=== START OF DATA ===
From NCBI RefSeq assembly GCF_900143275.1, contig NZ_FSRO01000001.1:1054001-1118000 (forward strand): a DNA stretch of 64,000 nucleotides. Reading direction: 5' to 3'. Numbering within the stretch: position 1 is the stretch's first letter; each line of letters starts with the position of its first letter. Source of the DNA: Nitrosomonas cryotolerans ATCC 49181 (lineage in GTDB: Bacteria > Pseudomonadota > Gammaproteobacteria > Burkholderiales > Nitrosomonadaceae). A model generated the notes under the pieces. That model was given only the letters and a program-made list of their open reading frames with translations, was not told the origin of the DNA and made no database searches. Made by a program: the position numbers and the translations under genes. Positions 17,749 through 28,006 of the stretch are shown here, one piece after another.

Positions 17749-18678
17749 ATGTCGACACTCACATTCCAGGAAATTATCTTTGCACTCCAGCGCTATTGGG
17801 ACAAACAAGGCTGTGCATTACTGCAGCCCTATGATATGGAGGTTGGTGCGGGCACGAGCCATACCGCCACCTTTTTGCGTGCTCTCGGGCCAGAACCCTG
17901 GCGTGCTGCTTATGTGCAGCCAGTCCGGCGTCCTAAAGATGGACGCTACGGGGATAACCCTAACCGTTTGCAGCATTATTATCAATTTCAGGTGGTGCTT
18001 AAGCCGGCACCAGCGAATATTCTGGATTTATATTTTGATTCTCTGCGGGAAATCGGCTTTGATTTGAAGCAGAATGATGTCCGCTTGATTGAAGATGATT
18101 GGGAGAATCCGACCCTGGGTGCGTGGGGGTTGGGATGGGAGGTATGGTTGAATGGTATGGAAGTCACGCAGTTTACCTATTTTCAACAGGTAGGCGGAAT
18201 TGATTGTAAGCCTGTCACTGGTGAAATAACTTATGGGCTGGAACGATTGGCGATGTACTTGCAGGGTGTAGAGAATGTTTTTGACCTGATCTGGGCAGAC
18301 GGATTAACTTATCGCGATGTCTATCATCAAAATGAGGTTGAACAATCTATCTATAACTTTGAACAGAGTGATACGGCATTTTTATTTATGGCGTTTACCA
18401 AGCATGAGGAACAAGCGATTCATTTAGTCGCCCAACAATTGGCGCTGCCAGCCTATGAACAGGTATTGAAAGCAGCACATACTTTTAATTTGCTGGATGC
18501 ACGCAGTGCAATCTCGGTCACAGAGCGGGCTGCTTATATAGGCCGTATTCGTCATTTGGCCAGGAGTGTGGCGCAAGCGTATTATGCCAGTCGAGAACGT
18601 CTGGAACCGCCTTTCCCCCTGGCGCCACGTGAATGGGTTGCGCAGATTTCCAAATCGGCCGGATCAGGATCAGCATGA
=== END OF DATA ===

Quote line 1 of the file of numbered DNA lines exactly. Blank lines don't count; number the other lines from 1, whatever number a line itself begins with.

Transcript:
From NCBI RefSeq assembly GCF_900143275.1, contig NZ_FSRO01000001.1:1054001-1118000 (forward strand): a DNA stretch of 64,000 nucleotides. Reading direction: 5' to 3'. Numbering within the stretch: position 1 is the stretch's first letter; each line of letters starts with the position of its first letter. Source of the DNA: Nitrosomonas cryotolerans ATCC 49181 (lineage in GTDB: Bacteria > Pseudomonadota > Gammaproteobacteria > Burkholderiales > Nitrosomonadaceae). A model generated the notes under the pieces. That model was given only the letters and a program-made list of their open reading frames with translations, was not told the origin of the DNA and made no database searches. Made by a program: the position numbers and the translations under genes. Positions 17,749 through 28,006 of the stretch are shown here, one piece after another.